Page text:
If the cry of Proudhon, "Property is theft," caught up by a million wild Bolsheviki, prevails, then the stable conditions of civilization will be shaken and time will rush back a thousand years. Interest will again become immoral because it will be impossible.
Property is not theft; it is the legitimate fruit of abstinence and self-denial. This is a truth which the Church ought to affirm more actively.
The Implications of an Ancient Rhyme
BY THE REV. HENRY S. WHITEHEAD, M.A.
HERE is always a certain element of truth in proverbs or similar sayings because these are statements of crystallized opinion, and an opinion held so widely as to result in a proverb is extremely likely to be near the centre of things. Such a statement is that rather thin, doggerel triplet which attempts to summarize the characteristics of the three traditional Anglican schools of churchmanship:
"High and crazy;
That brilliant oddity, Ronald A. Hilary Knox, ex-priest of the Church of England, and now of the papal obedience, in an article written for the Dublin Review shortly after his secession, in the summer of 1918, pointed out that there are, actually, no less than seven varieties of Anglican churchmanship. As we gaze about us and take thought, we can hardly help finding that Knox erred on the side of conservatism. We wonder why, if he were going to apply his firework mind to a critical summarizing of the Anglican schools of thought, he should have stopped at expanding the traditional number three into the mystical number seven. We cannot help thinking that such limitation is altogether too conservative; but healthful reaction brings us, like a bee to the landing-board to the conclusion that, generally speaking there are three, and just three such schools, and that the triplet lines ending in "azy" describe them pretty well. Really deep thought will be likely to confirm this view.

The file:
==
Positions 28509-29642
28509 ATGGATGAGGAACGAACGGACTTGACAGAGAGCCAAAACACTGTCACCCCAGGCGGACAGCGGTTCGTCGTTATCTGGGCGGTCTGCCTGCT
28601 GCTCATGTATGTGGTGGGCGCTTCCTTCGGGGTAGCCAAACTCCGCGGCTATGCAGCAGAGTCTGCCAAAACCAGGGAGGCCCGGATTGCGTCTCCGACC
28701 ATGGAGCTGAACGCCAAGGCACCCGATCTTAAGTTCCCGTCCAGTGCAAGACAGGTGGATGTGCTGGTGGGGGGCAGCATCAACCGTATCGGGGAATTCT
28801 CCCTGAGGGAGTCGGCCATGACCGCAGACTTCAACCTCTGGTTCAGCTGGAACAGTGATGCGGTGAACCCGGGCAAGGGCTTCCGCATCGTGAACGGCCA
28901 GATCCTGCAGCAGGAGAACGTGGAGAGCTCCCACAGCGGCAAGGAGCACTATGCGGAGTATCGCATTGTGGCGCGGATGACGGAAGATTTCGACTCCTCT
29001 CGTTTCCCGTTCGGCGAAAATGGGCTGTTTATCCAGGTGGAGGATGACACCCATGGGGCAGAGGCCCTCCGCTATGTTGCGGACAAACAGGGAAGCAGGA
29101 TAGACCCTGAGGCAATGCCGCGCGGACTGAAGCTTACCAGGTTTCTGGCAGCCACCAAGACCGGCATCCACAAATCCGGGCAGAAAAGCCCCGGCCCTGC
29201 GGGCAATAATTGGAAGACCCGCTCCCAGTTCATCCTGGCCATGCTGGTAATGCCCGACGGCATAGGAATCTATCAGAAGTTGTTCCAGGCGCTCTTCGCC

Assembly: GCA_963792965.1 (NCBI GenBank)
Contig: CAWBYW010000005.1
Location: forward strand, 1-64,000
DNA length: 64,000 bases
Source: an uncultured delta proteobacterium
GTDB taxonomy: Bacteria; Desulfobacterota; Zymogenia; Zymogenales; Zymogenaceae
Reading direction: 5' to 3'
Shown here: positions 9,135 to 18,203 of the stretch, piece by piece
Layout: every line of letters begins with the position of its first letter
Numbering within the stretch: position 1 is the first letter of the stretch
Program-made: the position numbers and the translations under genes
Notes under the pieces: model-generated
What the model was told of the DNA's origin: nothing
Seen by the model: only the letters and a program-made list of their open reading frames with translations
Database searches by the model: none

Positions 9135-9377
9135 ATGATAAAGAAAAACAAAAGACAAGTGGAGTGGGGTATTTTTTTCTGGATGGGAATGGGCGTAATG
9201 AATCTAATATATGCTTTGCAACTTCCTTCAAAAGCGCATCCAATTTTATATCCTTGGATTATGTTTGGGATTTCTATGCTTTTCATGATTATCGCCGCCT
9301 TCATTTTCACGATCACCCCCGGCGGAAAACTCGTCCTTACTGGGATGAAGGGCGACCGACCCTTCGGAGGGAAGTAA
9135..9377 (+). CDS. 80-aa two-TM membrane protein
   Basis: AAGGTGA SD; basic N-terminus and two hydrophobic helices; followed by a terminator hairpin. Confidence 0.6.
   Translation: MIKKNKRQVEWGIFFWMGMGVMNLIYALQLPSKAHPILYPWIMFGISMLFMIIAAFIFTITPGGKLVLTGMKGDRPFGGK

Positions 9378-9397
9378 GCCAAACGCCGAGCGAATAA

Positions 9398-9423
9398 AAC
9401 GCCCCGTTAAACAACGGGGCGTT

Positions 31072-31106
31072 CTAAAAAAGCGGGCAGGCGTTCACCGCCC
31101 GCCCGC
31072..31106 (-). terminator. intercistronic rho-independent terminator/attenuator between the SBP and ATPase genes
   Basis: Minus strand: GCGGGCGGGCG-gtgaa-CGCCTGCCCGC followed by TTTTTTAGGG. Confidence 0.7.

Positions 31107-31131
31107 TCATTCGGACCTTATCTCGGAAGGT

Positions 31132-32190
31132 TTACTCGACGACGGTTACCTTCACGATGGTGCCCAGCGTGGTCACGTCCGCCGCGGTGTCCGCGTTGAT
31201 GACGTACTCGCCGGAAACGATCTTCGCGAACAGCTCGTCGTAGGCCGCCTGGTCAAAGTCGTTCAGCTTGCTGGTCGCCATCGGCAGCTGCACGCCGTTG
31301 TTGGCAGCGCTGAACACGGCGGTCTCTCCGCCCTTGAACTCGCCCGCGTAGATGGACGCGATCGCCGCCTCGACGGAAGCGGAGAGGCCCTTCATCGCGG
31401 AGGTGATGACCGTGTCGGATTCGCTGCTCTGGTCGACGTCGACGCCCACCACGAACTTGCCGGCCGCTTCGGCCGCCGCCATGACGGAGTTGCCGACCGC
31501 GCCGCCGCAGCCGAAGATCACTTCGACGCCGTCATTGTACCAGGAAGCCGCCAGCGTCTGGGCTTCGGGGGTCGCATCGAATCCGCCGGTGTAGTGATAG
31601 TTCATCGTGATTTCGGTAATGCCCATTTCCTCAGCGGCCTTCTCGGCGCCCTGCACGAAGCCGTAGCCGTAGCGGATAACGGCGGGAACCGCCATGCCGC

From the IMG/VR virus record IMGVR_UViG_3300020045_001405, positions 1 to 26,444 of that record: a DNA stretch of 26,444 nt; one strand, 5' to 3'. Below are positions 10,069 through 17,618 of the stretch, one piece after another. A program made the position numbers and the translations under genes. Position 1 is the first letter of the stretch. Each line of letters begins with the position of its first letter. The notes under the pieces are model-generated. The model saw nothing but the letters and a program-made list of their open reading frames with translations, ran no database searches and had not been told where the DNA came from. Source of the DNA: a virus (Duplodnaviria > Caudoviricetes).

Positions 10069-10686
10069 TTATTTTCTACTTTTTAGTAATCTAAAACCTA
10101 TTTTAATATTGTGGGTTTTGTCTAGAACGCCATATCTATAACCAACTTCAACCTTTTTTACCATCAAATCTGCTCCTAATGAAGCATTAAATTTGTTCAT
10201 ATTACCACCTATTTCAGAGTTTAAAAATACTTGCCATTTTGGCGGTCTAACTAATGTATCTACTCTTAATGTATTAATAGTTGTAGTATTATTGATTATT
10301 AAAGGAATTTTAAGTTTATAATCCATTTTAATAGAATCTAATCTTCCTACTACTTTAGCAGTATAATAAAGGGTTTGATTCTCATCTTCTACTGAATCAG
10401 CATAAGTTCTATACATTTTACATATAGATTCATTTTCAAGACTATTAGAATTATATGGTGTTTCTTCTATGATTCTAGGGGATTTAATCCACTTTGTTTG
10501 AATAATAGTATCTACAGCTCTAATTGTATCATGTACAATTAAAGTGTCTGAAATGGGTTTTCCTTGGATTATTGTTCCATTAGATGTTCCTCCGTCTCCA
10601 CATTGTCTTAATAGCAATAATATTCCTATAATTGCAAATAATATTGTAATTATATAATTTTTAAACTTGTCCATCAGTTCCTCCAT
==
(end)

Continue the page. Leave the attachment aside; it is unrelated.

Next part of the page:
Now there are certain dangers in telling the naked truth, as everyone knows. And these dangers are not limited to the social errors involved, nor to the apparent absurdities which this unfortunate habit so frequently lands one in. There are the subtler dangers, such as are being so constantly braved by an incurable truth-teller like Mr. Chesterton: the danger of being thought a purveyor of comic articles; the danger of not being taken seriously; the danger of being considered insincere; the great danger of degenerating in the public mind, into a dealer in paradoxes, for it is not until one gets down to an apparent contradiction (as that great teacher Brooke Foss Westcott used to warn his pupils), that you can be reasonably certain of being on the right track.